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Spanish judge to charge about 30 in March 11 probe

Written by: Staff

MADRID, Mar 28 (Reuters) A judge is due to charge about 30 people with involvement in the Madrid train bombings in the next days, wrapping up a two-year investigation into the Islamist fundamentalist attacks which killed 191 people.

Judge Juan del Olmo plans to close his investigation by April 10, judicial sources said, the first step in a long legal process leading to a trial.

So far 116 people have been named as suspects in connection with the attacks, in which bombs packed into sports bags exploded on four crowded commuter trains on March 11, 2004.

Twenty-five people are behind bars.

Del Olmo's report, which runs to more than 1,000 pages, will firm up the charges against those who will stand trial.

The case is unprecedented in Spain in terms of bloodshed and complexity and the trial is unlikely to start before spring 2007. Even then, the case could last about 10 months because so many people and piles of evidence are involved.

Before the case goes to trial it has to pass through an initial appeal period but the High Court judge's report will be the main basis for the trial, legal experts say.

The March 11 bombs injured more than 2,000 people and traumatised Spain, already worn by years of bombs and shootings by Basque guerrilla group ETA, which last week declared a truce.

Prosecutors say the 10 train bombs were set off by mobile phones that were traced to a shop in central Madrid, run by one of two main suspects expected to take the stand.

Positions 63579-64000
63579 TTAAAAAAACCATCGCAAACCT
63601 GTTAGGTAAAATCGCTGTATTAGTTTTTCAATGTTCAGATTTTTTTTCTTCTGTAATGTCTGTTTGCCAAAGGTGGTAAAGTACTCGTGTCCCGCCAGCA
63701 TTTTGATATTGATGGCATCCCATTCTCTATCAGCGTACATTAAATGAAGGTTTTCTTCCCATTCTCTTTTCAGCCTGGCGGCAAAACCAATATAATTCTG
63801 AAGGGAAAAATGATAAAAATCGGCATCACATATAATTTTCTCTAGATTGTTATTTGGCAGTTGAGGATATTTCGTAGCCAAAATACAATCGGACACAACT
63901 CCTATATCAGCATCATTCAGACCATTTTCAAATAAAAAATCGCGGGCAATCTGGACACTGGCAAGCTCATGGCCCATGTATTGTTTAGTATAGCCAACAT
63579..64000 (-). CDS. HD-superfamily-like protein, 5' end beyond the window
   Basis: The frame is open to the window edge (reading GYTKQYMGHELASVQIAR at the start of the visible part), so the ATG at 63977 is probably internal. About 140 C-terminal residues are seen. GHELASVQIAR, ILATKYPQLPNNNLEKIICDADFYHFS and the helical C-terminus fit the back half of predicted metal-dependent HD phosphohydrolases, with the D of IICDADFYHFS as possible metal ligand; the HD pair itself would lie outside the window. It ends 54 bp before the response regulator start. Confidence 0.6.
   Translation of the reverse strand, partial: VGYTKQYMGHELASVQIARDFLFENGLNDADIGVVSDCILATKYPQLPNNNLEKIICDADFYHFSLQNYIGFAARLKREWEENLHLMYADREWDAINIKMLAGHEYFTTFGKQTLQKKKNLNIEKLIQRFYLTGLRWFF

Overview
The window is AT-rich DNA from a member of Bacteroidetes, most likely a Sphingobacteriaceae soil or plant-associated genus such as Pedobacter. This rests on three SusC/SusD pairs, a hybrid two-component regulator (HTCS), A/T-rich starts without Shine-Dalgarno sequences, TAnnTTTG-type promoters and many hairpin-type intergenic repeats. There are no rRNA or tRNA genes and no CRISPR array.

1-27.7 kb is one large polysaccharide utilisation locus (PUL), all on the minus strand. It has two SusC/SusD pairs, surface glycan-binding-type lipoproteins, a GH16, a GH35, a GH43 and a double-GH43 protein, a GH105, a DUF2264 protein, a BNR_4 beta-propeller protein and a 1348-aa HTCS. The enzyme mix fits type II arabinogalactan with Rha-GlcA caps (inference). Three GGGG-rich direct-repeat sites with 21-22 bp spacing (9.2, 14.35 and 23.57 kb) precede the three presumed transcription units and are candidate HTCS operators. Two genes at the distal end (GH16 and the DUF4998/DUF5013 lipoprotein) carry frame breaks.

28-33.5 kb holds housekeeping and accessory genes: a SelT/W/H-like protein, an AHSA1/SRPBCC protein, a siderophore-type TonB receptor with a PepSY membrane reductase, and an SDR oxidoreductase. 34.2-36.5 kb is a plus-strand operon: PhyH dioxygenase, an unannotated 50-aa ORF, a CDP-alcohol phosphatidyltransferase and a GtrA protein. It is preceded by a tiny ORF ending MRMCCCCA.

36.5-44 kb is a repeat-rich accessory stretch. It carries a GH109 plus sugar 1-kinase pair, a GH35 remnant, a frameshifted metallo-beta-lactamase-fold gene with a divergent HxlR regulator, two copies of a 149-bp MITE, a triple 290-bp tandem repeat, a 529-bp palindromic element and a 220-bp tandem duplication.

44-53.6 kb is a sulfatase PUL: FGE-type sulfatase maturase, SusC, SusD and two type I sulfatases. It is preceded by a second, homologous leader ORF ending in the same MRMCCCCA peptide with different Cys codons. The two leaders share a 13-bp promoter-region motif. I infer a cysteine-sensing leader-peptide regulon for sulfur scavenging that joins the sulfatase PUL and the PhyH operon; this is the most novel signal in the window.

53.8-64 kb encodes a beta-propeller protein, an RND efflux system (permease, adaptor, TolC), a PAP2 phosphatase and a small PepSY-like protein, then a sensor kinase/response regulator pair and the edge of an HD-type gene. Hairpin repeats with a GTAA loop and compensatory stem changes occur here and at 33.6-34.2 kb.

Seven of the train bombers blew themselves up three weeks after the attack when police surrounded their block of flats in southern Madrid. Another fled Spain and died fighting in Iraq.

While Madrid got back on its feet quite quickly after the bombings, politicians have continued to squabble about who knew what when, and how that information was used.

The blasts hit Madrid just four days before a general election that unexpectedly unseated the right-wing party of Jose Maria Aznar, a close ally of U.S. President George Bush.

Aznar's Popular Party (PP) had taken a hard line against ETA during its administration and painted the Basque separatists as the main suspects for the attacks, despite increasing evidence pointing to Al Qaeda-linked cells and therefore a possible link to the US-led war in Iraq, which Aznar had backed.

When Jose Luis Rodriguez Zapatero took over as prime minister he recalled Spanish troops from Iraq.

Documents declassified last year showed that four months before the bombs, the National Intelligence Center sent a report to the Interior Ministry warning of a possible Islamist attack.


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